Jangipur bypoll witnessed a new voting pattern for West Bengal
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While the Jangipur bypoll result does not change the political status quo in either the Centre or state, it reflected a sharp break from how the voters of West Bengal are known to cast their franchise. What was on display wasn't age old politics of polarisation but voters experimenting with new choices.
For decades, the electorate in Bengal has largely swung between the Left Front on one side and the Trinamool Congress, Congress on the other. As much as 90 per cent of the votes in successive polls have gone to either of the sides. The balance 10 to 12 per cent votes generally went to smaller political parties such as the BJP, BSP, Independents etc.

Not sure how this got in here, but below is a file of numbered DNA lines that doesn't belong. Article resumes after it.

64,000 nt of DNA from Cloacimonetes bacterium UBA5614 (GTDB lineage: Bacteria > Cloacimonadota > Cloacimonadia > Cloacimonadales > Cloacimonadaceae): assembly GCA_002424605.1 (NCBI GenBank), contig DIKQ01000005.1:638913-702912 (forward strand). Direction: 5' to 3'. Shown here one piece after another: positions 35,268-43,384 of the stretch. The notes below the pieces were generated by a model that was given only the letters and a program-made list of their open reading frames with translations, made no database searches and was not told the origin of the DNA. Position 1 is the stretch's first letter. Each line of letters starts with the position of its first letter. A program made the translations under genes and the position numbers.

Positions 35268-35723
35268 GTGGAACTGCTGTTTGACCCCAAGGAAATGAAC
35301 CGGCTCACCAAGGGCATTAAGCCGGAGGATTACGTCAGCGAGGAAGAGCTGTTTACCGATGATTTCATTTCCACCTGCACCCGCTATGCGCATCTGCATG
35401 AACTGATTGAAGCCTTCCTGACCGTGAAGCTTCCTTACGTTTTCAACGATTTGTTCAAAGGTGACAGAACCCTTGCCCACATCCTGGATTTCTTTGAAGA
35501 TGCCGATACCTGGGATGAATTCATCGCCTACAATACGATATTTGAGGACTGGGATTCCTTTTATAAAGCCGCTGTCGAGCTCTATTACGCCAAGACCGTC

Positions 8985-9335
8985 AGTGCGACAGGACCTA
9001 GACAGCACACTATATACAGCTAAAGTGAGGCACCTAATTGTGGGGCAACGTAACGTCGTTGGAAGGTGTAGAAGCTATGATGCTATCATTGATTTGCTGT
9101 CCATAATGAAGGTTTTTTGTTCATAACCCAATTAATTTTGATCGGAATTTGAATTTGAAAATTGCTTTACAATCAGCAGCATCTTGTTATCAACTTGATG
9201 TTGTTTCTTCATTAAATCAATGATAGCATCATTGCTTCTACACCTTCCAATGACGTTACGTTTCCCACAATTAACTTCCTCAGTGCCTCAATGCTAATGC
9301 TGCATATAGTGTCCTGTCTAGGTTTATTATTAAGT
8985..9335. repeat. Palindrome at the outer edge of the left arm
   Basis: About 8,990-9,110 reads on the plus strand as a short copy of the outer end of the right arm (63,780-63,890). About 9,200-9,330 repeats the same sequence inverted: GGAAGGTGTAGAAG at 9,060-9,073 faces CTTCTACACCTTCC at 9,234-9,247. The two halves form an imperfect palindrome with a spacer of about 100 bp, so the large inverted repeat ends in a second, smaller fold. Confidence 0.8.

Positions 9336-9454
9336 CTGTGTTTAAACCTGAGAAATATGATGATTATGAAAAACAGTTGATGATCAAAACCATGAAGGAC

In Jangipur, with Pranab Mukherjee's son Abhijit contesting, the two principal blocks of the Congress, Trinamool Congress and the CPM-led Left Front totalled 77 per cent votes (Congress 39 per cent and CPM 38 per cent). A huge chunk of 23 per cent of the votes went to the BJP (nearly 11 per cent), two new fundamentalist Muslim outfits — Welfare Party of India and Social Democratic Front of India (over 8 per cent) — and Independents and other smaller parties got the balance 4 per cent.
The BJP's brilliant show could be an outcome of local factors — Hindus are angry for having lost land for the proposed Murshidabad campus of Aligarh Muslim University in the constituency.
The sharp decline in Congress vote share — nearly 16 per cent from when Mukherjee won this seat in the 2009 Lok Sabha polls — could also be attributed to communal factors as well as the rise in fertiliser prices, which has affected the largely agricultural electorate.
However, as Congress MP from Baharampur Adhir Chowdhury admitted, in the future, the party cannot afford to put up a Brahmin candidate in a constituency where 70 per cent of the electorate is Muslim.